• Posted by: Brad - Feb. 06, 2012 11:58 AM ET USA

    Well it has come to this. The liberals have finally exposed themselves so overtly that even many of the Catholics that have supported them are shocked. I noticed in my state there was Catholics but no leadership when they "legalized" same-sex marriage. Then, as now - I'm not sure what we are waiting for - they are moving to destroy the Church - sin is outweighing the beauty of truth - we must oppose with all vigor or see the Church have to go underground in the nation that defined liberty.

  • Posted by: Albert102 - Feb. 05, 2012 11:02 AM ET USA

    Some have noted that one in six hospitals is Catholic and that there would be a shortage of health services if Catholic hospitals close. Unfortunately, the secularists in the U.S. would be overjoyed if Catholic hospitals close. There would be years of turmoil, but eventually non-Catholic hospitals would take up the slack (some by purchasing the closed hospitals and hiring the laid-off employees). Pro-choicers would be happy, as all or most hospitals would then do abortions, sterilizations, etc.

  • Posted by: bnewman - Feb. 04, 2012 10:10 PM ET USA

    I think everyone is missing a big point. The new legislation is not aimed at the bishops so much as at all catholic institutions: such as catholic schools, catholic hospitals, catholic adoption agencies, catholic charities and so on.These institutions are all stretched for dollars. The new law is deliberately aimed to them out of business. The present anti-catholic administration has calculated that Catholics will not fight. We are a wimpy bunch,they may very well be right: but I hope not.

  • Posted by: John J Plick - Feb. 04, 2012 2:30 PM ET USA

    "Truth" was never a Catholic, Protestant, Jewish or even Atheist "thing..." Truth is simply what is real, either imminently or ultimately. When the Magesterium puts its seal on any given "truth" the debating should be over, at least for practicing Catholics. The Magesterium really does us a favor as Catholics, for NO ONE escapes the "Truth..." They may temporarily avoid it, but every man will be either exalted or bound by it in eternity.

  • Posted by: jcl - Feb. 04, 2012 12:12 AM ET USA

    If the Bishops want traction on this issue they MUST very publically denounce Catholic politicians BY NAME (even excommunication) for bringing scandal to Church teaching through their voting power.

  • Posted by: Ken - Feb. 03, 2012 9:55 PM ET USA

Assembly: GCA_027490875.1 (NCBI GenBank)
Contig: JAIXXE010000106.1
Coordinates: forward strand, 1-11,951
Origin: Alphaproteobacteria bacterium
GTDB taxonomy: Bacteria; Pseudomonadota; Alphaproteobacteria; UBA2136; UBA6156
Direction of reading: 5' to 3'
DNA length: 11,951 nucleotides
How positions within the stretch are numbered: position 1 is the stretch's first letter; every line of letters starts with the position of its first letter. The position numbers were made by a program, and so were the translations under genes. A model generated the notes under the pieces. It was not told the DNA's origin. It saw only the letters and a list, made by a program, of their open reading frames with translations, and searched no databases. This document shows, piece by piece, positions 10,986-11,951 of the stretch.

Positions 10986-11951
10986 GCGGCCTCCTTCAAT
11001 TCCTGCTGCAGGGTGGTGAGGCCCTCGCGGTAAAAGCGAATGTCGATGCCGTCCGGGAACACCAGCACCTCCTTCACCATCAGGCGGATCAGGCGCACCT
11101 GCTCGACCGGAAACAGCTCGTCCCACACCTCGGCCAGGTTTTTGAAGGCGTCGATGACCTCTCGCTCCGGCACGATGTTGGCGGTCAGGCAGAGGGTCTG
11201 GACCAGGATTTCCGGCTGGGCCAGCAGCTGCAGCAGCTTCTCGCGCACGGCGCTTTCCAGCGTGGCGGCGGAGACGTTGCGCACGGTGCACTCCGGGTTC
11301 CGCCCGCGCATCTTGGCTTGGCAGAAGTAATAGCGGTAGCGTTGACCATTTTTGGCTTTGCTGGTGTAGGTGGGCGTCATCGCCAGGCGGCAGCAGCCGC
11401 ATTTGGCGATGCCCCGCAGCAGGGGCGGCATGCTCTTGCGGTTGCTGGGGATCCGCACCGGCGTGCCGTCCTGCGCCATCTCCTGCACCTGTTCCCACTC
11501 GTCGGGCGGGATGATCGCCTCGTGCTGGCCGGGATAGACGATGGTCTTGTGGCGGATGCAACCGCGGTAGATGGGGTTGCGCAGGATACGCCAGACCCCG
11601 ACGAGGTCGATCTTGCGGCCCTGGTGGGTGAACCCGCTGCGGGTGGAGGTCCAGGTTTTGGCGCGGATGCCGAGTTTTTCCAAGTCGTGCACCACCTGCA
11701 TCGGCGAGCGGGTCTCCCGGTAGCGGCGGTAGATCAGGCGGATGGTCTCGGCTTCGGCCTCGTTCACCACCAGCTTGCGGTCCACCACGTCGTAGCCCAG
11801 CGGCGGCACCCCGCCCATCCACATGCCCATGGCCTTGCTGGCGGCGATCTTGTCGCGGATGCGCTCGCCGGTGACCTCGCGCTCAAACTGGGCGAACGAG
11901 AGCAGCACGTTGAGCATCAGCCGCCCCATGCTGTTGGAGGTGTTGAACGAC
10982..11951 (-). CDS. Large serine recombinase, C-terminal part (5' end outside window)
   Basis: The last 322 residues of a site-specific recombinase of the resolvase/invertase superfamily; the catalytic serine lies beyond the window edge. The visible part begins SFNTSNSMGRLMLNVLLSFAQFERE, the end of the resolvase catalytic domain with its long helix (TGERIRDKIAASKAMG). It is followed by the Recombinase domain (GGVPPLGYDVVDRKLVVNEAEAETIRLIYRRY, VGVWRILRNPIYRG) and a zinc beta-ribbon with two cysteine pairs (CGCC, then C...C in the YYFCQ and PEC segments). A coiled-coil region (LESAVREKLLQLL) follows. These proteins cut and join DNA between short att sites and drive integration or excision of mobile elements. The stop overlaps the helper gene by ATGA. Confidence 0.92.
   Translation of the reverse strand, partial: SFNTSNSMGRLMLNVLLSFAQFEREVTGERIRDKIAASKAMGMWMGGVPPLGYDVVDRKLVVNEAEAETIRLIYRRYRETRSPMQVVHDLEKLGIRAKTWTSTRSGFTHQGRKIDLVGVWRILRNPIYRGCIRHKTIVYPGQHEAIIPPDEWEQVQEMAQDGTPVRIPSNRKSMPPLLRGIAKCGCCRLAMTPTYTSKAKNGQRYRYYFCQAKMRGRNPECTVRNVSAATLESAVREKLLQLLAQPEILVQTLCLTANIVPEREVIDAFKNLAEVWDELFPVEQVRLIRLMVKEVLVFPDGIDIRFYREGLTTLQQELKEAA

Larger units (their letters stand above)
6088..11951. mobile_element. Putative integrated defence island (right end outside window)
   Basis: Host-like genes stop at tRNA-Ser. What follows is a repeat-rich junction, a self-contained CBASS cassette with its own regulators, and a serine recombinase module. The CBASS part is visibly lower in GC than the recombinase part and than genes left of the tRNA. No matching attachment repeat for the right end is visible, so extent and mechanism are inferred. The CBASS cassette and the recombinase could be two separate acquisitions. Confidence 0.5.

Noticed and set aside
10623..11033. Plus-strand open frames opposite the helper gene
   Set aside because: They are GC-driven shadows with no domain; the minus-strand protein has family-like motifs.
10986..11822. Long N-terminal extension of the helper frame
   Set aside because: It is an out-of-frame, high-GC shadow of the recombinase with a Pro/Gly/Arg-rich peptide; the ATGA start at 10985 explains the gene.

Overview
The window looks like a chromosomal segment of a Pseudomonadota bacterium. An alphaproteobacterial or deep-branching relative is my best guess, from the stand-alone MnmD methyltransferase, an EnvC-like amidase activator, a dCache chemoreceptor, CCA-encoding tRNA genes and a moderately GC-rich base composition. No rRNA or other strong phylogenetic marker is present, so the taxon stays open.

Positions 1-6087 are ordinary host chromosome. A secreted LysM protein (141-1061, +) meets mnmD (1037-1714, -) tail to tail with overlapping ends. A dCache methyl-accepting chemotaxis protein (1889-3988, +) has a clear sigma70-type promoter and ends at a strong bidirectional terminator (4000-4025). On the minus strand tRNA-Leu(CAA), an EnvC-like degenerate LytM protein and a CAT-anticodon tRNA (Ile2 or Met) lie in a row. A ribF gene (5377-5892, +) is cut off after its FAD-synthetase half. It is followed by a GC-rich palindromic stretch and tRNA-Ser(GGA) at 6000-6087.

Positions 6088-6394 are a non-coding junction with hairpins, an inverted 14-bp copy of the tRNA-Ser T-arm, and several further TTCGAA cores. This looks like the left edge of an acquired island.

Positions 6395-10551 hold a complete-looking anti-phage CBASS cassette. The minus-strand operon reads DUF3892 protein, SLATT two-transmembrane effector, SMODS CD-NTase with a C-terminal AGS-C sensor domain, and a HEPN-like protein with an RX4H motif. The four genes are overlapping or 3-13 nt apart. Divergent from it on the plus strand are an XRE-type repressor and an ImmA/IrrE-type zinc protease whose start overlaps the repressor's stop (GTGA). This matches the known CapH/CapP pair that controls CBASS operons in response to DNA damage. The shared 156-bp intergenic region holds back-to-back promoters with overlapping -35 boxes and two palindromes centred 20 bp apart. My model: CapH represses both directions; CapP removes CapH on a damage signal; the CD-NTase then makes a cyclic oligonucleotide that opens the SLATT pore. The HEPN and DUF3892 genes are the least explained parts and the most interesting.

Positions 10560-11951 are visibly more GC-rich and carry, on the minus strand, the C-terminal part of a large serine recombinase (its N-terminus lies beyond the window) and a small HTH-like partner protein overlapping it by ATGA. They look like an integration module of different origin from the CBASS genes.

Our Bishops are about 50 years too late on this, as well as a host of other issues. They formed their pact with the devil on too many other issues in the past, many by simply remaining silent, to step forward now and expect a groundswell of support. Their cause may finally be righteous, but they have allowed too many in the church to be lulled into a false sense of security. THAT more than any other reason is why we find ourselves at this point - the point of a government sword.

  • Posted by: Defender - Feb. 03, 2012 7:32 PM ET USA

    I really don't think it is a sleeping conscience so much as it appears the bishops are selective (and, to be skeptical, there is a lot of money involved) in what they want the to laity to get upset about. What of the errant Catholic politicians that they do nothing about? What of the Catholic schools in need of support? What of same sex marriages? (And of Starbucks supporting the same?) What of leadership?

  • Posted by: claire5327 - Feb. 03, 2012 6:52 PM ET USA

    "He who is not with me is against me." When we are not Standing up for our Faith we are against our Faith. This situation we are now seeing is the result of "Sins of Omission" committed collectively by us the Catholics from some of our leaders to some of the laity. "Be thou hot or cold, thou art lukewarm I will vomit thee out from my mouth!" "My right hand gives you My mercy, My left hand gives you My Justice; you choose!" May our Names be in the Book Of Life; choose His Mercy NOW; repent!

  • Posted by: dmillnerSanDiego - Feb. 03, 2012 6:44 PM ET USA

    Let's assume that a Catholic bookstore is the only bookstore in town. Since pornography is available at bookstores in other towns, the government steps in and decides that the Catholic bookstore must sell pornography also since it's open to the general public. Not a perfect analogy, I admit, but uncomfortably close.

  • Posted by: Exaudi nos - Feb. 03, 2012 4:08 PM ET USA

    It's one thing to be a contracepting Catholic, it is another to have the government tell your church what to do. The first is an uninformed conscience, the latter is a lose of liberty. If the government can control what the Church must cover in insurance, it will also take over what can be preached from the ambo.